Despite a reprieve of sorts, U.S. legislation is brewing in the House of Representatives that could cause havoc in truck shipments between the United States and Canada.
The House voted 326-90 on Nov. 10 to delay Section 110 of the Illegal Immigration Reform and Immigrant Responsibility Act. The section would require border checks of all visitors to the United States. In the House version, the rule would have gone into effect September 1998, if passed, but the House voted to push back the time frame until September 1999. The U.S. Senate has not taken up a related bill.
Section 110 critics charge such checks would cause huge lineups that would delay truck traffic at crossings in Michigan, New York, Maine and other Northern states. Government officials estimate more than $1 billion of goods and services flow across the U.S.-Canada border each day.
The auto parts sector would be one of the hardest-hit industries, officials predict.
``It is a major worry for us,'' said Ken MacDonald, director of government policy for the Toronto-based Automotive Parts Manufacturers' Association. ``The amount of time to get across the border would play havoc with just-in-time schedules.''
APMA members sometimes need to ship parts across the border in as little as 11/2 hours from plant to plant. Observers predict hours-long delays at border crossings if Section 110 is implemented in its current form.
``We're anxious to have [Section 110] wording revisited and rethought,'' MacDonald said.
One APMA member, Magna International Inc. of Markham, Ontario, attacked Section 110 at a mid-October Senate subcommittee meeting held in Detroit. Magna Vice Chairman William Fike said Michigan and Ontario's three major crossing points already are overburdened and Section 110 could lead to chaos.
Fike said such a law would interfere with tight schedules in Magna's network of 100 plants in North America. A single Magna division in Toronto ships to more than 30 U.S. destinations and receives about five truckloads of goods a day from the United States, according to the Toronto Globe and Mail. Magna officials declined to comment on the newspaper's report.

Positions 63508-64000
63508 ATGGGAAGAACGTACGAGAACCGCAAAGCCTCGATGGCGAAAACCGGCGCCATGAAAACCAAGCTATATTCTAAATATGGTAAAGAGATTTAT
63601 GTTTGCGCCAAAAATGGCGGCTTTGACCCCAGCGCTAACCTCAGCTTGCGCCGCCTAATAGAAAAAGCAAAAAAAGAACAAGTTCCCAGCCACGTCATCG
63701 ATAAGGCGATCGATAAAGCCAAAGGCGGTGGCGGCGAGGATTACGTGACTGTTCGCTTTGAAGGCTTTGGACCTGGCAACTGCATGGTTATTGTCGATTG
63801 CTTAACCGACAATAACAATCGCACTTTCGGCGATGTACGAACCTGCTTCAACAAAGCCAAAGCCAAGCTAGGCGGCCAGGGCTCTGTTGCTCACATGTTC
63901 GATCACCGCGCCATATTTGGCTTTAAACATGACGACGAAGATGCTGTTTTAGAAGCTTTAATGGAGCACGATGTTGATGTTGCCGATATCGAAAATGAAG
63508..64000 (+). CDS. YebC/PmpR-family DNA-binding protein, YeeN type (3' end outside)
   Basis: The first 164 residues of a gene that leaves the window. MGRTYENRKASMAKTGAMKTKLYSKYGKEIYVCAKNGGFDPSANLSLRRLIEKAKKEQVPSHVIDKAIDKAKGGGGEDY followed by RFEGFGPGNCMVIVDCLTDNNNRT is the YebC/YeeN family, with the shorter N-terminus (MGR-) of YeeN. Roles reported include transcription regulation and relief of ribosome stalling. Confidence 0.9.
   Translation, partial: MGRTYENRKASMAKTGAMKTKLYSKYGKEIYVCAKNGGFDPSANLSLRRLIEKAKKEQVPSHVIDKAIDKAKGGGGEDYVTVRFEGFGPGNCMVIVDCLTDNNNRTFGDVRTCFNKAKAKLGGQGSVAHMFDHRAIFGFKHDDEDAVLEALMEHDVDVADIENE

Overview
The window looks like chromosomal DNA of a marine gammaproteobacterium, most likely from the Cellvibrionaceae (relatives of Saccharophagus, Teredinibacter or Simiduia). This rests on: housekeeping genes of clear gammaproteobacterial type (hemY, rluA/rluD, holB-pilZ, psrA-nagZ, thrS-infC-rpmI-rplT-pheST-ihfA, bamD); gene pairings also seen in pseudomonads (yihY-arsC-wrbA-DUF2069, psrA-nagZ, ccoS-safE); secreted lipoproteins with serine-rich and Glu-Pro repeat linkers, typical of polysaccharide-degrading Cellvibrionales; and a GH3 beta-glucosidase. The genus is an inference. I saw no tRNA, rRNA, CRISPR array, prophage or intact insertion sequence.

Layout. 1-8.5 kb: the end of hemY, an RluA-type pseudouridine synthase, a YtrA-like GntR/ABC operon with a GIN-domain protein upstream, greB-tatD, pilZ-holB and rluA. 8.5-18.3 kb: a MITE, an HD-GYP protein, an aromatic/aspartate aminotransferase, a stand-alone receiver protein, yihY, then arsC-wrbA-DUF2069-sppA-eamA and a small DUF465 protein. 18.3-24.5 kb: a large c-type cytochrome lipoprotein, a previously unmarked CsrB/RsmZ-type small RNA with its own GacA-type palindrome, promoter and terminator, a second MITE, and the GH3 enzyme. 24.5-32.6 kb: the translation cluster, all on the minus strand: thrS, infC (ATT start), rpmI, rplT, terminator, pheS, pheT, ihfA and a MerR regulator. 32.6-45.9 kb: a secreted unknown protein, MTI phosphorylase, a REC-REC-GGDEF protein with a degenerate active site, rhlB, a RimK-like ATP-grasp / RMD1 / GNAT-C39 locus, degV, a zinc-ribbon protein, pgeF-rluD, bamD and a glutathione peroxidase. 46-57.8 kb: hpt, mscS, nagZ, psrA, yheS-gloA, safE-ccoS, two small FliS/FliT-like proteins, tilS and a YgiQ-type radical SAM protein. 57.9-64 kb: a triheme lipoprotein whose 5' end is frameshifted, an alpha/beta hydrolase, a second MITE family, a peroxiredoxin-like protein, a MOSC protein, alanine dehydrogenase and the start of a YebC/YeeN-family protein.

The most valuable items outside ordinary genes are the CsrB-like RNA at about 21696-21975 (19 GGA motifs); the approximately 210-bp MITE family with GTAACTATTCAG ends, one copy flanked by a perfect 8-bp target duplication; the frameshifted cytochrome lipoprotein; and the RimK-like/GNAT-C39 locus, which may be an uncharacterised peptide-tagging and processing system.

Under Section 110, millions of Canadians will be subject to U.S. entry controls and documentation requirements each year. Section 110 was designed to protect against illegal immigrants. The recent House vote did not exempt Canadians from Section 110.
In current practice, most Canadians are waived through customs after a few questions about the nature of their visit. They can, however, need documentation if they plan to do business in the United States.
Section 110 requires the Immigration and Naturalization Service to develop an automated system to document the entry and departure of ``every alien'' arriving and leaving the United States. Rep. Lamar Smith, R-Texas, said INS needs ``a reasonable time frame'' to develop a system that will avoid border crossing slowdowns.
U.S. officials have tried to assure Canadians they would not be penalized by Section 110, said Patricia Low-Bedard, a spokeswoman for Canada's Department of Foreign Affairs and International Trade in Ottawa.
Canada will work with the United States to facilitate legitimate movement of goods and people so the two countries can carry on business as usual with a relatively free and unregulated border, Low-Bedard said in a telephone interview from Ottawa. ``But until there are clear and positive results,'' Canada will continue pressure through its U.S. embassy and consulates.
She declined to speculate if Canada is considering any retaliatory moves.
Sen. Dianne Feinstein, D-Calif., has been a vocal opponent to changes to Section 110. She said at a Nov. 6 hearing she would fight to keep Section 110 intact because the United States must pounce on illegal immigrants and drug runners. Feinstein said California attracts the largest number of the country's estimated 5 million illegal aliens and its taxpayers are tired of paying for their social services and other costs.
Plastics News East Coast reporter Steve Toloken also contributed to this story.